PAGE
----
Conference commissioners are pondering whether it should be monthly or in the case of college football after every game. The Big Ten (now 12) commissioner Tom Delaney introduced the idea.
South Carolina football coach Steve Spurrier, a.k.a. “the ‘Ol Ball Coach”, wants to pay players out of this own salary after every game during the season. Turns out that all of the coaches in the SEC would sign off on that.
First, let me state that I am a bit old fashioned in that I believe that a scholarship at a high-profile institution is nothing to sniff at. A lot of the scholarship recipients would not have a chance to attend a college – let alone a major university – if it weren’t for those scholarships.
However, I do understand why people are campaigning for these kids to be paid. While it’s all good that some suits in college football and basketball would want to give these young men stipends, it still won’t fix what’s corrupt about those two sports. In fact, it will make things worse.
Most schools’ athletic programs lose money every year. An NCAA report shows that just 14 of the 120 Football Bowl Subdivision (that’s Division 1-A) schools made money from campus athletics in the 2009 fiscal year.
So the question is, where in the world would administrators get the money? Most, if not all schools use money from football and basketball to fund the other non-revenue generating sports programs such as baseball, softball, volleyball, and lacrosse. Most school would have to “86” those programs in order to pay for student-athletes.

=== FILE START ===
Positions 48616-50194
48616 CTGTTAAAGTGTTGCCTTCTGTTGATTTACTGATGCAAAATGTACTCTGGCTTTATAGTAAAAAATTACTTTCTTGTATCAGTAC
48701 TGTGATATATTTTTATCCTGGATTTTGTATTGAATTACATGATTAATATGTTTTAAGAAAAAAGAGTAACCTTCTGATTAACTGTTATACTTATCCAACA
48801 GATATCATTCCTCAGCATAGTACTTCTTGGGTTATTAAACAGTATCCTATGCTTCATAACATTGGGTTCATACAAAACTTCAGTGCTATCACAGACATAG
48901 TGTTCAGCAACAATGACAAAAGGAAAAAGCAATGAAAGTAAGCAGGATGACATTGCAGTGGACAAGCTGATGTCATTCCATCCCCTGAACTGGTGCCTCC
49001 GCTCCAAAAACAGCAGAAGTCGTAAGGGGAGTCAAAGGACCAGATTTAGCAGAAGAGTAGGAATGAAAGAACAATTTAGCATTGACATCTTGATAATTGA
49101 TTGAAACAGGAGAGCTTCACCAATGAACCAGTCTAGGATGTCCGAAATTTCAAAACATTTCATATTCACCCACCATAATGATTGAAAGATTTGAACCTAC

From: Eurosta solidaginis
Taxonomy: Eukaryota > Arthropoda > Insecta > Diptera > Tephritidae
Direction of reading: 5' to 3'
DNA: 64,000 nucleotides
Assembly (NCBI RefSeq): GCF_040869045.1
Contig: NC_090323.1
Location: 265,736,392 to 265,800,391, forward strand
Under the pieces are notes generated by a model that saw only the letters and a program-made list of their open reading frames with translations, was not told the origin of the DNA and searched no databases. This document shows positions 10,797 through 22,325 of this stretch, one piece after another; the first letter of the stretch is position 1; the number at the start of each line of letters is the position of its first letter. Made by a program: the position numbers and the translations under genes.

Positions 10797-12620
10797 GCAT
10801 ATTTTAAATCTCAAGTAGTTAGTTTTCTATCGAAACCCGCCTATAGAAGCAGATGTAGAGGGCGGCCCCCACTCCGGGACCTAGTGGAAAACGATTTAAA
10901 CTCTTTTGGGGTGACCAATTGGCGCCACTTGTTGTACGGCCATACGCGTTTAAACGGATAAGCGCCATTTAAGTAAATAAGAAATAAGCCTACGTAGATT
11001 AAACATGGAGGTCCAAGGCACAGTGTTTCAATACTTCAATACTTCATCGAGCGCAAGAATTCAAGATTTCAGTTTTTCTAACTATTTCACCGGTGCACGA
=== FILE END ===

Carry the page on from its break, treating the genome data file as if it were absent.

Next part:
Throw in Title IX programs and you’d open up a new can of worms.
And let’s face it, even if they started paying student-athletes, it will not stop students from receiving additional “benefits”. For one thing, no matter how much they will be paid, it would never be enough. There are big-money boosters who would happily throw hundreds and thousands of dollars to recruit and appease the five-star, blue-chip athletes.
So what’s the solution you ask?
It’s simple, but it will never be done: cut out the boosters. Boosters are the ones who tend to give these kids money under the table. Check out ESPN’s “30 for 30” film titled “Pony Excess” if you do not believe me.
Boosters will never be kept away from those student-athletes because they have two things you and I will never have – lots of influence and even more money.
And as ESPN’s Chris Broussard once said about money: not only does it talks, IT HOLLERS.